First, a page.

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Seventh Circuit: No Federal Court Jurisdiction to Resolve State Executive and Legislative Branch Disputes

by Mark Wilson

The U.S. Court of Appeals for the Seventh Circuit held that federal courts lack jurisdiction to hear declaratory judgment actions filed by a city’s executive branch against its legislative branch. “State courts may have authority to resolve an intramural dispute,” the Court observed. “Otherwise it must be worked out the same way Congress and the President resolve their differences: by politics.”

The South Bend Police Department in Indiana routinely records conversations on some officer desk phones supplied by the department. While working in the risk management bureau in 2005, Captain Rick Bishop requested recordings of his phone line.

Steve Richmond took Bishop’s former position and office in February 2010. Richmond wanted to keep his old number, so Bishop’s line was switched to the vacant office assigned to the investigative division captain.

Brian Young was promoted to captain of the investigative division in March 2010. He did not know the phones in his new office were being recorded.

The Department’s recording system crashed in 2011 and had to be restored from a backup. The Department’s director of communications, Karen DaPaepe, listened to some of the recordings to ensure that the restoration was done correctly.

While listening to the recordings, DaPaepe heard Young say things she thought were inappropriate. She advised her supervisors, and Chief of Police Darryl Boykins requested a copy of the most troubling calls recorded in December 2011. DaPaepe gave him a cassette tape of calls that Young made on eight dates in 2011.

Boykins used information from the recordings to threaten Richmond. Others in the department learned of the recordings and their content. People whose voices had been recorded were alarmed.

State and federal officials launched an investigation, but no charges were filed. Even so, Boykins was demoted, and DaPaepe was fired.

The South Bend Common Council demanded access to the recordings. When the police department refused to disclose them, legislators subpoenaed the city’s executive officials and sought state court enforcement of the subpoena.

Believing that subpoena compliance would violate federal wiretap statutes, the City of South Bend brought federal suit against the council. The city sought a declaration that disclosure of the recordings would violate 18 U.S.C. § 2511(1)(c). The city also named Young, Richmond, and three other individuals, asserting that it should be declared not liable to any of them.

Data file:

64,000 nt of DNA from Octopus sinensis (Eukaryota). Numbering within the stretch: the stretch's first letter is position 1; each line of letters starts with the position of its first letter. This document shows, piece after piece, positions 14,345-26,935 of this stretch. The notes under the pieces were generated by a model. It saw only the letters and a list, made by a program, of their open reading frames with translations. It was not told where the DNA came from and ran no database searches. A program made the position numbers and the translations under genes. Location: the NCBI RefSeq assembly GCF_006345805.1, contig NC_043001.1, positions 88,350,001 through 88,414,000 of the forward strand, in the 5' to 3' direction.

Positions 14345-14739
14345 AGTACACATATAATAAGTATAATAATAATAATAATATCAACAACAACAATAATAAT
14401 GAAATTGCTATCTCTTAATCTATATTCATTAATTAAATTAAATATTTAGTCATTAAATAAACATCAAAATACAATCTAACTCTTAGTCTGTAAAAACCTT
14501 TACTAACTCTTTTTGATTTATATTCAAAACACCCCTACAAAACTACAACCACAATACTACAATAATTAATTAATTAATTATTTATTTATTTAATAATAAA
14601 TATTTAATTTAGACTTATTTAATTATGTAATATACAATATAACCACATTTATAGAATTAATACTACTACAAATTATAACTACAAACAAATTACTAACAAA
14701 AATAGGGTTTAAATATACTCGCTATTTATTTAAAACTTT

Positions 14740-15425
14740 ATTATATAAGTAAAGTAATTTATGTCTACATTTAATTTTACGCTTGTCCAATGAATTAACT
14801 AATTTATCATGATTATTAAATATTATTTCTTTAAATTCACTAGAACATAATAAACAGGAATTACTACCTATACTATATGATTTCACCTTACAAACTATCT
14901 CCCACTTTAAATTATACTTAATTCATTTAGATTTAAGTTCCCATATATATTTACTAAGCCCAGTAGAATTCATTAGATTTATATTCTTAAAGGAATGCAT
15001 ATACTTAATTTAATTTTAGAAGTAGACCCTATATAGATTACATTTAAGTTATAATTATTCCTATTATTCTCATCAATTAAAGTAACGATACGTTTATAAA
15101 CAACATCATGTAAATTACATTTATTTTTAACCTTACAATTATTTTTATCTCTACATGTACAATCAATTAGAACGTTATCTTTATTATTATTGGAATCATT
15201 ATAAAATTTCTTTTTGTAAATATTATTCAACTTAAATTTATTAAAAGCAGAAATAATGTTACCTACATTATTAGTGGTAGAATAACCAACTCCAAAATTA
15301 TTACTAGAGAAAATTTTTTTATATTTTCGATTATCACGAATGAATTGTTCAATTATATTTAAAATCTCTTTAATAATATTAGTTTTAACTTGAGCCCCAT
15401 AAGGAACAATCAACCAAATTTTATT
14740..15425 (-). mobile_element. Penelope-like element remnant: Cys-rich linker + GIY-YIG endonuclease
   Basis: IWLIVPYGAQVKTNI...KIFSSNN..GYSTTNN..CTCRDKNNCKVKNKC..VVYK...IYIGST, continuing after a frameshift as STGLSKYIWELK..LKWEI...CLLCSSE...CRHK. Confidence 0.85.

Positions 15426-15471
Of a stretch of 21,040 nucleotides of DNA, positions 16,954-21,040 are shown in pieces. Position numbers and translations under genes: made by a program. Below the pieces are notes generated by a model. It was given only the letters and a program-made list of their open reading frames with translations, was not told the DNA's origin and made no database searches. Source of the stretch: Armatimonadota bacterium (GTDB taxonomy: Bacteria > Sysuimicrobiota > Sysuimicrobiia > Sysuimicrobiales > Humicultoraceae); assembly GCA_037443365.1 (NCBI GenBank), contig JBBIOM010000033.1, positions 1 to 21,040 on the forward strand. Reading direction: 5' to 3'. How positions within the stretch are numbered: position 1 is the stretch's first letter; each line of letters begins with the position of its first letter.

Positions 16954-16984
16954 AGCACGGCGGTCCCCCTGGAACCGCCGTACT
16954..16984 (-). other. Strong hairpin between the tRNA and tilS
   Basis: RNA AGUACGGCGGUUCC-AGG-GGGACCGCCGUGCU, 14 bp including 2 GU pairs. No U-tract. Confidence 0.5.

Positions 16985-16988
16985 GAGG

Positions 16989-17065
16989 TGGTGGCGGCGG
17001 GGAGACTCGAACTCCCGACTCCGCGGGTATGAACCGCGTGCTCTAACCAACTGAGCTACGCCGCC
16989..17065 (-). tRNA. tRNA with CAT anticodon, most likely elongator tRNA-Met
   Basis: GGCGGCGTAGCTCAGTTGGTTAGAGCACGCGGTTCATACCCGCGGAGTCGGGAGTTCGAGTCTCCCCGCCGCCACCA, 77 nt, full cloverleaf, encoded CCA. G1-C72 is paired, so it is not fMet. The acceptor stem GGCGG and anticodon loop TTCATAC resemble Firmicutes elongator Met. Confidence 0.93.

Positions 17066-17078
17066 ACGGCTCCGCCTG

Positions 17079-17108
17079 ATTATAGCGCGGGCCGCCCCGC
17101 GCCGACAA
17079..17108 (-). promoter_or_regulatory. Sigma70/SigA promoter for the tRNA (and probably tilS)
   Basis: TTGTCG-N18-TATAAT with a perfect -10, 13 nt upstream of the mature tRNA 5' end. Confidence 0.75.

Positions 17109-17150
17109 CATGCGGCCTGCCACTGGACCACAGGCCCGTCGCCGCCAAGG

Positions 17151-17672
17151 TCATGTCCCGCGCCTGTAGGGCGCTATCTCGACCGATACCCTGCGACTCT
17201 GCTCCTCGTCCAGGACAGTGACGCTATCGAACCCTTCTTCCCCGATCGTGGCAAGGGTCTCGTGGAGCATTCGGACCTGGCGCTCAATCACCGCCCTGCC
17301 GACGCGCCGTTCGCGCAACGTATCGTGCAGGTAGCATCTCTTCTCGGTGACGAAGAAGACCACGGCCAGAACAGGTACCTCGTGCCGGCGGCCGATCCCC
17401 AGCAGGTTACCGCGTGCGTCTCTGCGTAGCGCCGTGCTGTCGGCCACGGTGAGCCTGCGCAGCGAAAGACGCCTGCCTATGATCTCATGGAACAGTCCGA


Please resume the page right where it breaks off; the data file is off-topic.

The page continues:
The individuals named in the city’s suit also brought a federal damages action against the city. The district court consolidated the cases. Although the court did not have subject-matter jurisdiction over the city’s declaratory judgment action, it believed that the damages action by the five individuals supplied the court with jurisdiction.

After a bench trial, the court held that between 2005 and February 4, 2011, the recordings had been lawful because Bishop consented to them. Citing 18 U.S.C. § 251 l
(l)(a), however, the court also held that once DaPaepe learned that Young was using the line, the recordings and their distribution, even in response to a subpoena, became unlawful.

The Seventh Circuit reversed. “A suit by one whole branch of the federal government against another is not possible,” the Court observed. “A suit by the executive branch of a city versus the legislative branch is equally improper.” Noting that such a suit is the equivalent of “one division of General Motors suing another,” the appellate court instructed that “if any court is to resolve a dispute between the legislative and executive branches of a unit of state or local government, a state court is the right forum.” Thus, the Court vacated the district court’s judgment and remanded with instructions to dismiss the complaint. “The state court now is free to resolve the underlying dispute on its own, without regard to the vacated federal judgment,” the Seventh Circuit advised. See: City of South Bend v. South Bend Common Council, 865 F.3d 889 (7th Cir. 2017). 

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Related legal case

South Bend v. South Bend Common Council



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